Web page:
Playing is something that comes so naturally for children that, as adults, all we can do is facilitate and observe this wonderment of childhood. But, have you ever realized that there are different types of play? That’s right! As children grow, they go through 6 developmental stages of play. You can think of these as playtime milestones. What exactly is play anyway? Anytime a child is engaged in a fun activity that they enjoy, that can be classified as play. But play isn’t just about entertainment. Rather, it provides the building blocks for learning and developing important life skills.
Some of the things that kids learn while playing include creativity, exploration, adaptability, problem-solving, sharing, cause & effect, risk-taking, and how to socialize in a meaningful way. It also provides them the opportunity to learn about themselves and what they like, how to use their imagination, and how to handle their emotions.
As parents, we have the awesome responsibility to give our children the time, space, tools (read: toys!), and support that they need to get the most out of their playtime and, ultimately, their childhood. We get to watch them build skills and memories that will last them a lifetime and watch the joy on their faces as they do these things! So what are the 6 stages or types of play that children engage in? Do you know? It all starts when your baby is born and builds slowly over time…
#1: Unoccupied Play from Birth to 3-4 Months
This type of play is hardly noticeable as play, but in terms of development, it is! Small babies are taking in their environment with their eyes and body. To them, this is not only fun but educational, as well. Give your baby lots of interaction during this stage so that they get the most out of their playtime. Give them objects to look at, touch, and hold. Let them enjoy the movements of their own body and the sensory experience of touch with various textures. Though this stage of play will only last a short time, it is crucial to a baby’s development. The building blocks that come from this most basic type of play set the stage for all the other types of play to come.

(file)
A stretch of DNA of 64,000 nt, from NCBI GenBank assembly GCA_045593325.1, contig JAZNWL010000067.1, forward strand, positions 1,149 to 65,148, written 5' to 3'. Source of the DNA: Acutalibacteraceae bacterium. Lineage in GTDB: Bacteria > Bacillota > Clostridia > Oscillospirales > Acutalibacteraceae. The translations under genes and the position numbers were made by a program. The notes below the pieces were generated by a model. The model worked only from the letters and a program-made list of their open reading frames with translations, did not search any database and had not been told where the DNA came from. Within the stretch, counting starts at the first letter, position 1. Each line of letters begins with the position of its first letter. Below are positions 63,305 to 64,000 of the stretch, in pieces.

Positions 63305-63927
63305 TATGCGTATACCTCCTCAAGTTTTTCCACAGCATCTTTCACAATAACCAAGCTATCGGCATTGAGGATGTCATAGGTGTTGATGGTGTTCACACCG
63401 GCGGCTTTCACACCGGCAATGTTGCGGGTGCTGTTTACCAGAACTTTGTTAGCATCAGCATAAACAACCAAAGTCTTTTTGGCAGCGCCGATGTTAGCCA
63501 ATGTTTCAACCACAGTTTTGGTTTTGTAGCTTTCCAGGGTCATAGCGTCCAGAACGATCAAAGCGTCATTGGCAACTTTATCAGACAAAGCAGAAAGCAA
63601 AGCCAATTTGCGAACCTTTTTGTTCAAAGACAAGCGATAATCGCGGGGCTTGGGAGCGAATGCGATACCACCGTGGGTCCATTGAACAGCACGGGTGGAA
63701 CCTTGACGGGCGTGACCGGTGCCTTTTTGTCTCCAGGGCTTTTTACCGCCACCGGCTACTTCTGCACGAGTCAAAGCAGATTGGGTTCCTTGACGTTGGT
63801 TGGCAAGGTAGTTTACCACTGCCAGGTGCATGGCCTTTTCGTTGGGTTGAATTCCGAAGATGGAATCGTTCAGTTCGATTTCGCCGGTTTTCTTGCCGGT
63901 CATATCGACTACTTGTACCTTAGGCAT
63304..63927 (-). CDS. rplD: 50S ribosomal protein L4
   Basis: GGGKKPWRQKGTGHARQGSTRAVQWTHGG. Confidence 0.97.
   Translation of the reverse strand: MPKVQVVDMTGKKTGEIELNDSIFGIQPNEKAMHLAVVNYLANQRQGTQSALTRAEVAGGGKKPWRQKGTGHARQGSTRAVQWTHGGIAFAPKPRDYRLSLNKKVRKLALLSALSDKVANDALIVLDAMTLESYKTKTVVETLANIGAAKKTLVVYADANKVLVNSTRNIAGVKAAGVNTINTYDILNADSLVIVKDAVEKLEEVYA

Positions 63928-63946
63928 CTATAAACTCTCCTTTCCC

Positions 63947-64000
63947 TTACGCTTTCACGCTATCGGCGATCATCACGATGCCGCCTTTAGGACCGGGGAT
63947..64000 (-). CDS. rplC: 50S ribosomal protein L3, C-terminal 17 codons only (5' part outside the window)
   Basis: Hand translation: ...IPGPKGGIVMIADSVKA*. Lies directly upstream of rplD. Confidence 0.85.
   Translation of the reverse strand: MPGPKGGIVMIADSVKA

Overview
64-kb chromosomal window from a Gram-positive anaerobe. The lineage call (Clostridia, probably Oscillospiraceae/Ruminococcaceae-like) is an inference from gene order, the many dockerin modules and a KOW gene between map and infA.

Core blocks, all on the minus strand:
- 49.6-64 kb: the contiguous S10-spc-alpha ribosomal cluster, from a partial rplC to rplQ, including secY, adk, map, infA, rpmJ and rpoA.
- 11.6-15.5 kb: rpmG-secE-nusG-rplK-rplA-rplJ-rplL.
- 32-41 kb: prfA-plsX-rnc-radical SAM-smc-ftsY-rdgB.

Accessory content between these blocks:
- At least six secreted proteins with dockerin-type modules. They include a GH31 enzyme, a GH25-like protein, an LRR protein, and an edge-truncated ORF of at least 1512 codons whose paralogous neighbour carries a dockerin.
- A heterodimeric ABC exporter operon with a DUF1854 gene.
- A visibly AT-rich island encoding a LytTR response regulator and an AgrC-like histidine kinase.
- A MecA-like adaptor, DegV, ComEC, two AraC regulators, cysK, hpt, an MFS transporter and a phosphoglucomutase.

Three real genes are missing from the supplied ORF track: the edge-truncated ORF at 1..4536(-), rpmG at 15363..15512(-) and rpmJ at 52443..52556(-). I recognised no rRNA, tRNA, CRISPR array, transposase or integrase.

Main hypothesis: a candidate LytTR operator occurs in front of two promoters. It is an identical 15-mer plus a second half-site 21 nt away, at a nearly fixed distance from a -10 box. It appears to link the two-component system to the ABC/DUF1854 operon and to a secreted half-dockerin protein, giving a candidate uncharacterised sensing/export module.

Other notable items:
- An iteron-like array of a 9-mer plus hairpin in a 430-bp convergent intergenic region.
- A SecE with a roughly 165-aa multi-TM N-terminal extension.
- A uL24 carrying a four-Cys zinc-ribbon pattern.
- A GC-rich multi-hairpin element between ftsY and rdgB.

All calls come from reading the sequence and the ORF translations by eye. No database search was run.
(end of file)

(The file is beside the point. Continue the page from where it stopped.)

#2: Solitary Play from Approximately 4 Months to 24 Months
This type of play is active play but is done alone. Their own thoughts and imaginations rule and they don’t need interaction with other children for their playtime to be thoroughly engaging and entertaining. Enjoy this stage, because it means they are entertaining themselves!
During this time, it is important to supply your baby with age-appropriate toys (or other objects) that they can maneuver all by themself. Some of the time they won’t need anything more than just their own body and an interesting environment to spark their curiosity and creativity. When a child is engaged in solitary play, don’t expect them to pay much attention, if any, to anyone else.
Oftentimes, children will ignore others while playing, whether children or adults, but will gravitate to role-playing and open-ended toys that really get their attention. This type of play can last for just a short time or quite a long time, so don’t have any particular expectations and let your child go at their own pace in terms of noticing other playmates.
#3: Spectator Play Around Age 2
During this type of play, children begin to display interest in whatever other kids are playing, but only as an onlooker. So, they watch other children, but they just don’t want to play with them. It is important to recognize this is its own type of play in and of itself and kids should not be pushed to join in on the playtime of others.
As a spectator, your child is observing how other kids play. They are busy reading social cues, learning rules of the games, exploring their emotions, and finding their place. All of these are important lessons that are developmentally appropriate. Go ahead and take your child to the park or playdates and let them sit on the sidelines if that is what they want to do. Let them also watch you play, whether with puzzles, dolls, books, or even your “big-kid” toys, like gardening tools or board games. Talk with them about what they see and help them feel comfortable in their spectator play.